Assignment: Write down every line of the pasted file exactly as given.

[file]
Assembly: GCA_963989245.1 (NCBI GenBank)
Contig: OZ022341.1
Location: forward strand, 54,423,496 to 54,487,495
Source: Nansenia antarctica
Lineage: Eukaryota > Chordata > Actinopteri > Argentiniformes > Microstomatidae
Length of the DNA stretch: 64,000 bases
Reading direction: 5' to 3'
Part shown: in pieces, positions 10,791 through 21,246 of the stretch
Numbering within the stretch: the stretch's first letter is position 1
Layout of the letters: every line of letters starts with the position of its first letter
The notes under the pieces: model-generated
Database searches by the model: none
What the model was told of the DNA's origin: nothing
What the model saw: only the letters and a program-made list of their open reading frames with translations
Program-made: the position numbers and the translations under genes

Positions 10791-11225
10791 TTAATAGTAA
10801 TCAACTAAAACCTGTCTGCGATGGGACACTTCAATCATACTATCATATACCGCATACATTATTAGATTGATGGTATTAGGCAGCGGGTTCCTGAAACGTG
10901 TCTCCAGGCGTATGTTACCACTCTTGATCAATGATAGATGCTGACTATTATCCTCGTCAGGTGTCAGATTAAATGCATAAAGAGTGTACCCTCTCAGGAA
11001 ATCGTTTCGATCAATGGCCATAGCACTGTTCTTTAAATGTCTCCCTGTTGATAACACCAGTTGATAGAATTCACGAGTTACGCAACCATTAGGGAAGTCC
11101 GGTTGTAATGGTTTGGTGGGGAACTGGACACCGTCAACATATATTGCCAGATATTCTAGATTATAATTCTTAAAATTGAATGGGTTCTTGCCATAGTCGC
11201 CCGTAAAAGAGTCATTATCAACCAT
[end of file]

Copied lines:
Assembly: GCA_963989245.1 (NCBI GenBank)
Contig: OZ022341.1
Location: forward strand, 54,423,496 to 54,487,495
Source: Nansenia antarctica
Lineage: Eukaryota > Chordata > Actinopteri > Argentiniformes > Microstomatidae
Length of the DNA stretch: 64,000 bases
Reading direction: 5' to 3'
Part shown: in pieces, positions 10,791 through 21,246 of the stretch
Numbering within the stretch: the stretch's first letter is position 1
Layout of the letters: every line of letters starts with the position of its first letter
The notes under the pieces: model-generated
Database searches by the model: none
What the model was told of the DNA's origin: nothing
What the model saw: only the letters and a program-made list of their open reading frames with translations
Program-made: the position numbers and the translations under genes

Positions 10791-11225
10791 TTAATAGTAA
10801 TCAACTAAAACCTGTCTGCGATGGGACACTTCAATCATACTATCATATACCGCATACATTATTAGATTGATGGTATTAGGCAGCGGGTTCCTGAAACGTG
10901 TCTCCAGGCGTATGTTACCACTCTTGATCAATGATAGATGCTGACTATTATCCTCGTCAGGTGTCAGATTAAATGCATAAAGAGTGTACCCTCTCAGGAA
11001 ATCGTTTCGATCAATGGCCATAGCACTGTTCTTTAAATGTCTCCCTGTTGATAACACCAGTTGATAGAATTCACGAGTTACGCAACCATTAGGGAAGTCC
11101 GGTTGTAATGGTTTGGTGGGGAACTGGACACCGTCAACATATATTGCCAGATATTCTAGATTATAATTCTTAAAATTGAATGGGTTCTTGCCATAGTCGC
11201 CCGTAAAAGAGTCATTATCAACCAT